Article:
Food Labelling – an update

Food Label Print publication


Food business operators (FBO) can continue to use an EU, GB or Northern Ireland (NI) address for the FBO on pre-packed food sold in Great Britain (England, Scotland and Wales) until 30 September 2022.  From 1 October 2022, any pre-packaged food sold in Great Britain requires a UK FBO or UK based importer’s name and address.  In due course, non-UK businesses will need to consider putting in place arrangements with a UK based importer or setting up a UK business to fulfil this function.

From 1 January 2021 it has been the case that all pre-packed food placed on the EU market from the UK must have an EU or NI address for the FBO or an EU or NI importer to ensure compliance with EU Regulation 1169/2011 on food information to consumers (FIC).  In order to ensure compliance, GB food businesses need to have arrangements with an EU based importer (either externally or part of its corporate structure) or set up an EU/NI based entity to carry out this role.

EU Emblem

The EU emblem cannot be used on goods produced in Great Britain without authorisation.

Health and identity marks

Health and identity marks set out the place of origin and approval number of the registered FBO. Government has extended the date for implementation of this change from 1 January 2021 to 30 September 2022 for goods in the GB market. Goods sold in NI and/or the EU have, however, been required to apply the new marks since 1 January 2021.

Country of origin

It is mandatory to label products such as meat, fish, seafood, eggs, honey, etc. with their country of origin where they are sold to the final consumer or mass caterers. Where failing to provide a country of origin may mislead consumers, an FBO must label products with the country of origin. Countries of origin might also be used as a marketing tool (e.g. Made in GB).

Where the country of origin of the primary ingredient differs from the declared/implied country of origin, an FBO must include the country of origin of the primary ingredient of the product (e.g. where one of the ingredients of a “best of British fish” originates from France, an FBO must state where the primary ingredient came from. Since 1 January 2021, food from GB and sold in the EU must not be labelled as ‘origin EU’ unless it is either from or sold in Northern Ireland. Food from and sold in GB can be labelled as ‘origin EU’ until 30 September 2022.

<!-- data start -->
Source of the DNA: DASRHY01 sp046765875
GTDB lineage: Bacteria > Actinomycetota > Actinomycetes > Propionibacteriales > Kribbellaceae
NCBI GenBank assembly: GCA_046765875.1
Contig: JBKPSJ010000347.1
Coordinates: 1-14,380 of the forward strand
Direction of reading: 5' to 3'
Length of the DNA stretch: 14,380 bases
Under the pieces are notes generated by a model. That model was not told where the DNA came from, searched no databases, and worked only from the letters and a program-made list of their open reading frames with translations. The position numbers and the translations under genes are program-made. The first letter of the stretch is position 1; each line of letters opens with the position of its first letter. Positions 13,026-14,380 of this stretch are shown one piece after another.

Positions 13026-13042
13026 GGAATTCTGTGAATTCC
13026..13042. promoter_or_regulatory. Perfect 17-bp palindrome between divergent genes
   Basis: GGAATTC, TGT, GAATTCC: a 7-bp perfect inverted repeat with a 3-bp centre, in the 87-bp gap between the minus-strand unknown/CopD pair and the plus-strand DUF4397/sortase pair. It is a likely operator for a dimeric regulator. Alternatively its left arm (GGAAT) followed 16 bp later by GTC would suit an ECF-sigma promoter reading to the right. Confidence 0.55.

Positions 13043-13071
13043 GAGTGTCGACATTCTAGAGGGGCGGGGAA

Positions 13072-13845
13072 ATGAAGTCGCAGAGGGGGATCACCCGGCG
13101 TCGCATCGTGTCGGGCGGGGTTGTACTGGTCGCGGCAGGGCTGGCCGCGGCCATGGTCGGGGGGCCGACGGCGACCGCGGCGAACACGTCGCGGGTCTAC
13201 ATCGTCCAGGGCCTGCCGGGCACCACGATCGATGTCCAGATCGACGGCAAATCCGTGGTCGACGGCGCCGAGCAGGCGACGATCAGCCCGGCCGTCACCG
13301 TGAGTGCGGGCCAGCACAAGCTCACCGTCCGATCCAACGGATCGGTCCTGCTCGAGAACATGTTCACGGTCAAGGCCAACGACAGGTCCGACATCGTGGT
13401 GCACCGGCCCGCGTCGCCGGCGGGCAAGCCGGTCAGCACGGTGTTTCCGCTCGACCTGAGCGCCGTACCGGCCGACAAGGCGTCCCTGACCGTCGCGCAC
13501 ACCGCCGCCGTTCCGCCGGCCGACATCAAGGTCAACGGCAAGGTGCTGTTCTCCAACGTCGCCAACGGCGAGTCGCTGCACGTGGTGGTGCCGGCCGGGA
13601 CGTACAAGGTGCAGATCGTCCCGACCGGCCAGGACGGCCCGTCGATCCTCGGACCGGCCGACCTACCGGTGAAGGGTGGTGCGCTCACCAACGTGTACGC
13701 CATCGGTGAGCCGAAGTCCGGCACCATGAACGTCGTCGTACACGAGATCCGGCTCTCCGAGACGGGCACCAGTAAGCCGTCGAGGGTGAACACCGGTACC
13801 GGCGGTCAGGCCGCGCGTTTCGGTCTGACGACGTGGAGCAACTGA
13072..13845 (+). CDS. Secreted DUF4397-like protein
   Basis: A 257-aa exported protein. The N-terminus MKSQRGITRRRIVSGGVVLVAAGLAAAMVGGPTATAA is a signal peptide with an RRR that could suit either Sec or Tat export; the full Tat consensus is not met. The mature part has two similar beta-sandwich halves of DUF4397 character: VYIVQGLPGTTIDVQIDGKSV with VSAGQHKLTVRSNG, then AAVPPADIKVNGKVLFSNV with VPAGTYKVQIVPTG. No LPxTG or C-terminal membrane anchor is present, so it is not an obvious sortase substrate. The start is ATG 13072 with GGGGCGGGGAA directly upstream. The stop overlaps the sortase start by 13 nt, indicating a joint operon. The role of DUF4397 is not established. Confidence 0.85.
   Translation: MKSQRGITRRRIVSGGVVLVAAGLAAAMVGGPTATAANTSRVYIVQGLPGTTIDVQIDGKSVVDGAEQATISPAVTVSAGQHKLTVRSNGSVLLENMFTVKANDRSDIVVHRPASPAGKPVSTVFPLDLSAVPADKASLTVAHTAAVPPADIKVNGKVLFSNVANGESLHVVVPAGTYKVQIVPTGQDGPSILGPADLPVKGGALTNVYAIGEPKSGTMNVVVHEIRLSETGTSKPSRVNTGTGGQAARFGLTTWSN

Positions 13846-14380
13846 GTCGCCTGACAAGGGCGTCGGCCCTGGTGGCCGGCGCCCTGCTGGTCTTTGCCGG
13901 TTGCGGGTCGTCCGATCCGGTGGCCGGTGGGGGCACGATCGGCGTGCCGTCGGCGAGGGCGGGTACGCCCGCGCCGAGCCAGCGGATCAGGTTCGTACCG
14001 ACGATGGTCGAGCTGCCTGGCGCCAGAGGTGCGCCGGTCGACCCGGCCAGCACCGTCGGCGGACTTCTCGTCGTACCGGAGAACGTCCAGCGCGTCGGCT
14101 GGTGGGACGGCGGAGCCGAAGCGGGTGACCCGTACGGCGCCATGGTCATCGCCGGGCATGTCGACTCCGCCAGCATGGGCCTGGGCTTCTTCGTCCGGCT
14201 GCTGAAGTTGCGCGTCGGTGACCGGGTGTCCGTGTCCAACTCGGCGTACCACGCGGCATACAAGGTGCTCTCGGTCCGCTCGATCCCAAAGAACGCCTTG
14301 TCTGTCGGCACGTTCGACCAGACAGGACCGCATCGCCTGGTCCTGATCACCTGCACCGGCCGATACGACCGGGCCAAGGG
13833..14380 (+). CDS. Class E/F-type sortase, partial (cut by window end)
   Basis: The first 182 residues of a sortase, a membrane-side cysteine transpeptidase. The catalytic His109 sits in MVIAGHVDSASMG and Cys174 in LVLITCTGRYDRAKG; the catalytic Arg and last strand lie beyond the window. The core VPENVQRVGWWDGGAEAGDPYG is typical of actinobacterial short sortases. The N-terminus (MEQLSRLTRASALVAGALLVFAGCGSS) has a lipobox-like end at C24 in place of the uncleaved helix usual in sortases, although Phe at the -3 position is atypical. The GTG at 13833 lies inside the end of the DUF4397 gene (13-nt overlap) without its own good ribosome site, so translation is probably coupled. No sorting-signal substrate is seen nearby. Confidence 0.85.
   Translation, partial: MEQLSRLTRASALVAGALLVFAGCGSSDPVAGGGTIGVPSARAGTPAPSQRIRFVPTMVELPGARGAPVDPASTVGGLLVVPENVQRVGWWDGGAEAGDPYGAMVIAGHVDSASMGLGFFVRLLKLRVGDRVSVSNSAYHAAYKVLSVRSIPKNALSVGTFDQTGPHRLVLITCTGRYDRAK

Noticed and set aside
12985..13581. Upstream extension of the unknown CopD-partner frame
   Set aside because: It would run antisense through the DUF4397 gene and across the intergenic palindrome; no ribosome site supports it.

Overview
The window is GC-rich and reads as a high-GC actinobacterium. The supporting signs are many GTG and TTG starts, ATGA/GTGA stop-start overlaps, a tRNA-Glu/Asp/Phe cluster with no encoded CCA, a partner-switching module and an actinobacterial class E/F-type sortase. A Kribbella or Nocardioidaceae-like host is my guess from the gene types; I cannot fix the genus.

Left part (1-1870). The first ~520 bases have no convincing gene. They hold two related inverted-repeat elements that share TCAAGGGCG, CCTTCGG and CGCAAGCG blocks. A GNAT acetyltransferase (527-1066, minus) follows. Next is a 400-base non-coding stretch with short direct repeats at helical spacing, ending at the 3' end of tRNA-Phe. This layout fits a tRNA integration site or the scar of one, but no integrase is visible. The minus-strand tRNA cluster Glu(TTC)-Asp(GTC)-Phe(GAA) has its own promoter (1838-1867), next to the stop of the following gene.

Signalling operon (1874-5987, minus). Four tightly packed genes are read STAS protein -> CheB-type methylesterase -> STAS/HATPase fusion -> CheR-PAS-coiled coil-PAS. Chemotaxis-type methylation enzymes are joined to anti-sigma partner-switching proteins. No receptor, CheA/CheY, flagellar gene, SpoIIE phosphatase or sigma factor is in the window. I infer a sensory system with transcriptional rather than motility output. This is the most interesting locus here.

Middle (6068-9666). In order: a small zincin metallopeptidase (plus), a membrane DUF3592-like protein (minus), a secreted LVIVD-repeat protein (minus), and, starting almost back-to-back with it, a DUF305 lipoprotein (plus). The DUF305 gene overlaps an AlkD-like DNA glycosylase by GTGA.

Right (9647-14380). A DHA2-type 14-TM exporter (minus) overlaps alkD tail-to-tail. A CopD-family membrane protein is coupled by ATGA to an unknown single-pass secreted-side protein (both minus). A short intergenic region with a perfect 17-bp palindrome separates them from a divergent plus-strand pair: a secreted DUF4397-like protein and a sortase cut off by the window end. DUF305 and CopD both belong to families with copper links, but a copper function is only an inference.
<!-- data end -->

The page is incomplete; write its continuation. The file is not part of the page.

The UK-EU Trade and Cooperation Agreement provides for an equivalence agreement between the UK and EU, i.e. products certified as organic in one market will be recognised as organic in the other. The EU accepts the placing on the EU market of an agreed list of products that meet UK laws and are accompanied by a certificate of inspection issued by a recognised UK control body, and vice versa. Organic products may bear the EU’s organic logo, any UK organic logo or both logos. If an FBO includes the EU organic logo for GB exports to the EU, it must include the EU statement of agricultural origin (‘EU’ or ‘Non-EU Agriculture’). There is no need for the GB statement of agricultural origin.

For the GB market from 30 September 2022, the following statements of agriculture are mandatory:

  • ‘UK Agriculture’ – where 98% of the ingredients are produced in the UK
  • ‘UK or non-UK Agriculture’ – where the product is produced with ingredients grown in and outside the UK
  • ‘Non-UK Agriculture’ – where 98% of the ingredients are produced outside the UK

Protected geographical food and drink names (GI)

All product registered in the UK must use the rules specified for the new UK GI logos. Businesses have until 1 January 2024 to change the EU GI logo to the new UK logo for products registered under the EU scheme before 1 Jan 2021.